Hong Kong International Races: Here’s What You Need to Know

Hong Kong International Races: Here’s What You Need to Know

Among the celebrities on hand will be Eddie Peng, a Canadian and Taiwanese actor, singer and model who is also a Longines Ambassador of Elegance. (Longines has been the sponsor of the Hong Kong International Races since 2012.)

Humble Beginnings

The Hong Kong International Races started in January 1988. The Hong Kong Invitational Cup, staged as the first international contest in Hong Kong, was won by Flying Dancer for the home team.


Sha Tin, established in 1978, is in the New Territories and can be reached easily by Kowloon Canton Railway, disembarking at its Racecourse Station. Credit Mark Dadswell/Getty Images

The inaugural race was only open to entries from Hong Kong, Malaysia and Singapore. It carried a purse of about $190,000, just 5.9 percent of the Hong Kong Cup’s 2017 purse.

In 1989, Australia and New Zealand runners were allowed in the Cup, and by 1993 the race was opened to all comers. Then, in 1999, it was rebranded as the Hong Kong Cup and became the first race in Hong Kong to be given international Group 1 status, the highest in the sport. That year, the race was won by France’s Jim And Tonic.

What Came Next

The Hong Kong Cup remains the headline race of the event, but three other respected races have been added.

The first to join the Cup was the Hong Kong Mile, which was first held in 1991 to mark Hong Kong’s staging of the Asian Racing Conference. It began as the Hong Kong International Bowl and was won by Ireland’s Additional Risk. In 1999, when it gained international Group 1 status, is when it became the Hong Kong Mile.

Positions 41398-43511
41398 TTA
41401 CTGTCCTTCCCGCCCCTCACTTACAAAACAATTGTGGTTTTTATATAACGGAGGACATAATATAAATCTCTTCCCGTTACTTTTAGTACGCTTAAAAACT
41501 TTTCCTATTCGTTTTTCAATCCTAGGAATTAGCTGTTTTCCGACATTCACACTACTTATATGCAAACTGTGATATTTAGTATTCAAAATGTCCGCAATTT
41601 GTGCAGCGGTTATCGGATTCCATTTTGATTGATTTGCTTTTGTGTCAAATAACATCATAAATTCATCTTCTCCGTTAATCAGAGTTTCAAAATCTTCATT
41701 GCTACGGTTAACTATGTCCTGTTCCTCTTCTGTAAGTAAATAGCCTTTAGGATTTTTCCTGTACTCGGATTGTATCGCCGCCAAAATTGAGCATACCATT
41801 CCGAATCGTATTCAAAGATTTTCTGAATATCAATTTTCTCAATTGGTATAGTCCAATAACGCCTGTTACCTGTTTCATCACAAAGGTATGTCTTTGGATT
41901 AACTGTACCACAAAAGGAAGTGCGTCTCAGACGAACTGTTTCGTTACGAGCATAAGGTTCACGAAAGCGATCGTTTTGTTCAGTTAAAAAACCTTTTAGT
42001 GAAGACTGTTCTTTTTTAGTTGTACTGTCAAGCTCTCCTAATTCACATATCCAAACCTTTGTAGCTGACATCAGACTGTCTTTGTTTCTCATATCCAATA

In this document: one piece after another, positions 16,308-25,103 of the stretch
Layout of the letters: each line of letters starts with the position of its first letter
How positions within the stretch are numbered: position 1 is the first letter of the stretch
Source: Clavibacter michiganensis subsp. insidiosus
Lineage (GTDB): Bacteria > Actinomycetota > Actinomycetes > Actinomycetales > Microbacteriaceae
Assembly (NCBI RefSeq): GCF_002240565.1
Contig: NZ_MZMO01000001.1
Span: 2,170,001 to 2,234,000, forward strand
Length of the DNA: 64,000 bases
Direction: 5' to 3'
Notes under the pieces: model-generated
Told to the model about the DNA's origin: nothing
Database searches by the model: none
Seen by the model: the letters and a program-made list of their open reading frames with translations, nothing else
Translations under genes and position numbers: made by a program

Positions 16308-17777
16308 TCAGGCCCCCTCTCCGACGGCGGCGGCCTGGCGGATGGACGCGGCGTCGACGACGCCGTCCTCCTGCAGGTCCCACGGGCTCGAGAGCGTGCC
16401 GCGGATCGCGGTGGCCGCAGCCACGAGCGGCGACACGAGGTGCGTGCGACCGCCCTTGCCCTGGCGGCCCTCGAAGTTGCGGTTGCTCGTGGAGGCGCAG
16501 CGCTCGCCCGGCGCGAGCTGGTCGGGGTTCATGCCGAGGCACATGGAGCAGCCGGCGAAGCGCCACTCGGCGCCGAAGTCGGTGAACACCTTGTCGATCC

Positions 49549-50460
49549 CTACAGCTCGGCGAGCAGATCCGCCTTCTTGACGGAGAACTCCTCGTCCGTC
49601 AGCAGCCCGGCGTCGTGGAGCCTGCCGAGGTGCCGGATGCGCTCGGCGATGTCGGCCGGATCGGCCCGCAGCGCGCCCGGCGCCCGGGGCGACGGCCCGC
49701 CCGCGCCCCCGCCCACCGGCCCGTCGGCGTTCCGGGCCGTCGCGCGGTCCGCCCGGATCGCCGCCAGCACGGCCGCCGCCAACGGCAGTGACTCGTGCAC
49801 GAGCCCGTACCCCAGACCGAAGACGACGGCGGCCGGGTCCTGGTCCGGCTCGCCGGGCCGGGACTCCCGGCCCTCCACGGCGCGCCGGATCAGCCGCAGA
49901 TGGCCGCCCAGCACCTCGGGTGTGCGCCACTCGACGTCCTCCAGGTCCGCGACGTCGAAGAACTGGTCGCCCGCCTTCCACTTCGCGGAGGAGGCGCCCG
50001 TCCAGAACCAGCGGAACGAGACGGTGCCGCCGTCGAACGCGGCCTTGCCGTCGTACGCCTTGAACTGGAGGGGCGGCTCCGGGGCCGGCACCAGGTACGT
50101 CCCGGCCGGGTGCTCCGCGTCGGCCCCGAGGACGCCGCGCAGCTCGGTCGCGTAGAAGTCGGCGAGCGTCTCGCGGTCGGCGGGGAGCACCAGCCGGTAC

Foreign horses swept all four races in 2001, including Stay Gold, right, who won the Vase. Credit Julian Herbert/ALLSPORT, via Getty Images

The Hong Kong Vase was added in 1994 as the Hong Kong International Vase. Like the first two races, it was rebranded in 1999, and in 2000 it gained Group 1 status. The Hong Kong Sprint completed the quartet of races in 1999 and got its Group 1 title in 2002. That was the final change to the existing format, and any additional races are unlikely.

Home and Away

This year marks the 31st running of the Hong Kong International Races, and nearly 1,250 horses from 17 countries/regions have taken part over the last three decades. From 1989, when New Zealand’s Grey Invader won the Cup at odds of 72/1, which remains the longest price of any winner, to Tony Cruz being the only horseman to win both as a trainer and as a jockey, there has been much to delight the crowds.

A sampling of headlining names through the years include Silent Witness, Able Friend, Good Ba Ba, Lord Kanaloa, Maurice, Snow Fairy, Fantastic Light, Alexander Goldrun, Red Cadeaux, Ouija Board and Highland Reel.

On such an international day of racing, there is a good deal of local pride on the line. From that perspective, 2001 was a bad year, as it is the only one in which foreign horses won all four races. The Japanese trio of Stay Gold (Vase), Eishin Preston (Mile), and Agnes Digital (Cup) were joined by Australia’s Falvelon (Sprint).

Over all, France has produced more winners in the Hong Kong International Races than any other overseas jurisdiction with 14 victories, 10 of which came in the Vase. The United Kingdom and Japan are a joint second, with 12 wins apiece. Hong Kong runners have won 37 times.

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